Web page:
This Colorado GMC walks the line between work and play
Somewhere between overly blinged and horribly bashed lies the perfectly balanced multitasking pickup truck. An illustration of this is Joel Felzien's '01 GMC 2500 HD Crew Cab. Felzien, who hails from Fort Collins, Colorado, has built a rig that can work like a dog, 'wheel like a crazy thing, and look pretty darn good doing it. "This truck is a dream to drive," Felzien says. "It's been from Colorado to California to Tennessee and back at sustained highway speeds of over 75 mph while pulling a trailer." We say that's not bad for a rig rolling on 40-inch rubber. Clearly, Felzien has successfully executed a tricky balancing act.
Carrying a large spare tire can be a problem. Loose in the bed is unacceptable, and besides, it gets in the way when you want to haul cargo. Felzien solved these issues by mounting his spare 40-inch Mickey Thompson Baja Claw and 20x10 Mickey Thompson Classic Lock wheel on a bolt-in Wilco Products Prerunner Tire Gate. In this photo, the Gate is mounted outward for maximum cargo bed utility, but the Tire Gate can also be mounted inward.
The upper A-arms are made from 8081 T-6 billet aluminum that features a titanium component. The A-arms encapsulate the upper ball joints and feature snap rings to ensure durability. Two Fox Shox remote-reservoir shocks and one Fox Shox air shock provide sufficient damping for even big-air flights. All shocks were fitted with polyurethane bushings to help create a smooth ride.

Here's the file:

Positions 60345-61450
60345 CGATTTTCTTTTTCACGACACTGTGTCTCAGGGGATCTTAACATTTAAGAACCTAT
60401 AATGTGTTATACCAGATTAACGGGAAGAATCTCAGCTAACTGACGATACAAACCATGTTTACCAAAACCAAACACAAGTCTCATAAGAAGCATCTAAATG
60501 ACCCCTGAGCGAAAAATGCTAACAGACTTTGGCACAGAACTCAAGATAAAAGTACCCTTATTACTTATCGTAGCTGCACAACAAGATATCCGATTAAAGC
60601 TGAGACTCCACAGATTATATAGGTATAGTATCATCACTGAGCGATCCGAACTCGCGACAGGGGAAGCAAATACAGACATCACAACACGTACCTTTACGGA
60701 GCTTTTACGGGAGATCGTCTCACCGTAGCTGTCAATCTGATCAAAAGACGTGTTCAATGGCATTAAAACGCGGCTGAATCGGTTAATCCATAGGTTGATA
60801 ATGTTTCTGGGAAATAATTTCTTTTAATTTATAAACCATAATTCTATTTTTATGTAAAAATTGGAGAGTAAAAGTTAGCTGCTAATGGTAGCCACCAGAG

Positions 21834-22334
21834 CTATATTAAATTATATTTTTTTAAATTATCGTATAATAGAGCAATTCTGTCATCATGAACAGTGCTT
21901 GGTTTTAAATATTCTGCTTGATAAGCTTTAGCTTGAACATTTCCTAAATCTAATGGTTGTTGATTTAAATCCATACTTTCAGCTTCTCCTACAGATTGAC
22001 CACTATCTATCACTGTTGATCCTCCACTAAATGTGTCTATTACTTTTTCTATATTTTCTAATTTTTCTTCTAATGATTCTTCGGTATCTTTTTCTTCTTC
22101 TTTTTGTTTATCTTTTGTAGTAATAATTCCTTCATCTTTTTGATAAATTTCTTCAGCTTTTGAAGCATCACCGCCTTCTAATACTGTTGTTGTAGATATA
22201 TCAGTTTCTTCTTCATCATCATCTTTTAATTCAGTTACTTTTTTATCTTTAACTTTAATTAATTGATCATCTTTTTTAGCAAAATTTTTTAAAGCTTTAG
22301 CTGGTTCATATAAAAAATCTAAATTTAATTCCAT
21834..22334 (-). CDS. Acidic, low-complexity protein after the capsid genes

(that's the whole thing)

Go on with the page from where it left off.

A clean and uncluttered exterior appearance was created in part by a two-tone paint scheme. The top of the vehicle is the factory red paint, while Paint by Krusty in Greeley, Colorado, painted the sides of the GMC bright red using Martin Seymour paint. Other exterior mods include a Goodmark steel cowl hood, Bushwacker fender flares, and a custom Extreme Engineering prerunner bar. The prerunner bar holds a pair of Hella FF1000 halogen off-highway lights, while a pair of PIAA lights reside in the front bumper. Felzien tucked the rear bumper closer to the body by relocating the mounting brackets. He also relocated the trailer hitch in the same fashion. Even with 8 inches of suspension lift, significant modifications had to be applied to the front fender area to fit the 40-inch tires. Felzien cut 4 inches off the rocker panels and capped the ends; he trimmed the front body mounts; and he removed fender material.